- The Cromwell will be the last Strip resort to reopen but as an adults-only venue for those who are 21 and above.
- The hotel and gaming floor of the boutique property will begin operations seven days a week from October 21.
- Gaming analysts say the adults-only move makes sense for the smaller boutique in terms of the gaming experience Cromwell offers and the need to target certain customers.
- Circa is also reopening next week with a similar policy.
The Cromwell will be the last resort to reopen on the Strip. However, only adults will be allowed into the property.
From October 29, the boutique property’s hotel and gaming floor will be operational seven days a week for those who are at least 21 years old, the parent company Caesars Entertainment Inc. said in a Thursday statement.
Founding partner of Las Vegas gaming and hospitality consulting firm The Strategy Organization Josh Swissman said the new adults-only regulation makes sense at Cromwell. He said it is now the best time for companies to reinvent because “all bets are off as companies are opening post-COVID.”
Director of government affairs for Las Vegas-based Global Market Advisors Brendan Bussmann said that as Strip resorts struggle to look for ways to boost visitation levels, especially midweek, several companies are trying to lure guests back by filling certain niches.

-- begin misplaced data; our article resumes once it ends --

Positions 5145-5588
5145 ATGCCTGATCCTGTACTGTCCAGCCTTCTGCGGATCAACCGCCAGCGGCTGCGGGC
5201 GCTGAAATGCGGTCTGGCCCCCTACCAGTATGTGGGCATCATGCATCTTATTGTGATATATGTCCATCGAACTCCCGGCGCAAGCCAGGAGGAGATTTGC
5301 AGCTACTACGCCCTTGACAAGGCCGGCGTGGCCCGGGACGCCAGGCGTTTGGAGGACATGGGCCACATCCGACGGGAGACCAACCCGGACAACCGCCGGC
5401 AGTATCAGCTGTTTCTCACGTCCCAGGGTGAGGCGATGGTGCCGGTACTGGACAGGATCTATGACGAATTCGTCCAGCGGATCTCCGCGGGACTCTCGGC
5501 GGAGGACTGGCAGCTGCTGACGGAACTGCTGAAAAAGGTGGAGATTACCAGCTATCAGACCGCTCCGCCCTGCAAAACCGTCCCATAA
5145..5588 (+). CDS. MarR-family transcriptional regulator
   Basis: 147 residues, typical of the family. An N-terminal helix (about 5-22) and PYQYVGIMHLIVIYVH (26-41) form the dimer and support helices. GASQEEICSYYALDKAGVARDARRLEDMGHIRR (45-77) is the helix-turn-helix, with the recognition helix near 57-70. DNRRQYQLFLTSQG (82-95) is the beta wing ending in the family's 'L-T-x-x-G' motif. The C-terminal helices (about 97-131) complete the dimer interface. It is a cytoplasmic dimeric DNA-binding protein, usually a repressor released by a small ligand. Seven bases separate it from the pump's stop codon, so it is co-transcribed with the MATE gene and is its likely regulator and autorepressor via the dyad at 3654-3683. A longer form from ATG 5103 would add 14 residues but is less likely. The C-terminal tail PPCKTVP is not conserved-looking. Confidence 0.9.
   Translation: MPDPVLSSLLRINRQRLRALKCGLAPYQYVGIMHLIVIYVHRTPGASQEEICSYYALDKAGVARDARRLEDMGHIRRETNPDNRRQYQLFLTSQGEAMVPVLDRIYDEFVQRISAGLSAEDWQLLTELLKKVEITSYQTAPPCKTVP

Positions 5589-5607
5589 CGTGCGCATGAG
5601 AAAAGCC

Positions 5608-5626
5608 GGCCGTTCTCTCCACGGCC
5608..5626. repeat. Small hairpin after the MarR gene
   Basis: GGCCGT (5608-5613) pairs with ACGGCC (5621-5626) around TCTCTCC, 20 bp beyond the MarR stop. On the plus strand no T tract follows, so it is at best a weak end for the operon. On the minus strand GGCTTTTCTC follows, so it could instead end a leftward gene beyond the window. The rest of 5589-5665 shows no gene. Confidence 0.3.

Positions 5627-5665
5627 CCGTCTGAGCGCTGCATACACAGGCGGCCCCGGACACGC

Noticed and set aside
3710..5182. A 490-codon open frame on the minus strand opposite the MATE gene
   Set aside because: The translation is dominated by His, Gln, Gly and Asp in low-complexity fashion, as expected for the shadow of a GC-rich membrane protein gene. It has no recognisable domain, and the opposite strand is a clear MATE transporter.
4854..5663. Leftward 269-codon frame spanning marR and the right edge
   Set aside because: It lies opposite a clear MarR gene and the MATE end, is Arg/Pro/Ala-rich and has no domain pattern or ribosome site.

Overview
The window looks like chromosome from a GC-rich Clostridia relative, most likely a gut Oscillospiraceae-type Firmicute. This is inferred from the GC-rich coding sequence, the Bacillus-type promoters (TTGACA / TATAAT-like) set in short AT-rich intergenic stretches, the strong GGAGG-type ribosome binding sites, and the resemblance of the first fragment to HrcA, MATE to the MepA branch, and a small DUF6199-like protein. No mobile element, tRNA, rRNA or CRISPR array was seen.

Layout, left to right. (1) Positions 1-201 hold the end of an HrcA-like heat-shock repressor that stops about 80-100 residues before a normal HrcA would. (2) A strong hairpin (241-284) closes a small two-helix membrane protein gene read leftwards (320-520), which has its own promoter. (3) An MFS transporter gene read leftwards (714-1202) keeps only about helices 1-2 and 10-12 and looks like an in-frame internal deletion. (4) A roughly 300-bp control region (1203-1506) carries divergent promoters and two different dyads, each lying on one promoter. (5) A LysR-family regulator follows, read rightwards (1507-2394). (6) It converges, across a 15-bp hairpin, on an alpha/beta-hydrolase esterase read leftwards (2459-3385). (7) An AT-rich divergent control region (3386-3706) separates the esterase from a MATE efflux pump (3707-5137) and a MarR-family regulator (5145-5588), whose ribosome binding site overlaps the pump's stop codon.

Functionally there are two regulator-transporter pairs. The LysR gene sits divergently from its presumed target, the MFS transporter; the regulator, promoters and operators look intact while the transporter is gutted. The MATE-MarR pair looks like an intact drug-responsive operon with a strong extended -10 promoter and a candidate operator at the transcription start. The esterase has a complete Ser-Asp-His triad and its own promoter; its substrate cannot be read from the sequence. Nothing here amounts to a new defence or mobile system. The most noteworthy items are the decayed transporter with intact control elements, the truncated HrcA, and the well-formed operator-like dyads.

For instance, Park MGM reopened last month as a smoke-free property. Bussman said Cromwell’s 21 years-and-older rule is another way to address what some customers prefer. He added that the company has listened to customers, an important thing to do during this time.
Swissman said Caesars chose the perfect resort in its portfolio to try out the 21-and-over model. The Cromwell is a smaller boutique, which means testing the new policy doesn’t have a big financial risk. It also has a “hardcore gambling” history because it was formerly Bill’s Gamblin’ Hall and Saloon before its renovation in 2014.
The Cromwell still has in-demand gaming offerings such as single zero roulette and double-deck blackjack.
Swissman said the property has several “great odds and types of games and offerings that savvy gamblers seek out.” The adult-only move, he said, makes sense, considering the gambling experience Cromwell offers.
Associate professor at UNLV’s college of hospitality Mehmet Erdem said that Cromwell’s repositioning could create a buzz and allow its marketing team to direct its resources to a narrow market.
“Given the dire outlook of our city’s convention business (and) travel for the foreseeable future, it is not surprising for casino-resorts to shift focus on target markets and try to establish a sustainable business model,” he said.
LaunchVegas president Nehme Abouzeid said the policy also helps Caesars differentiate Cromwell’s brand from other properties. Therefore, customers can know what kind of experience they will get when they visit the property.
Circa, a resort set to open next week, will also have a similar policy in effect.
Swissman doesn’t expect other operators to adopt the policy until they see how it works for Cromwell and Circa.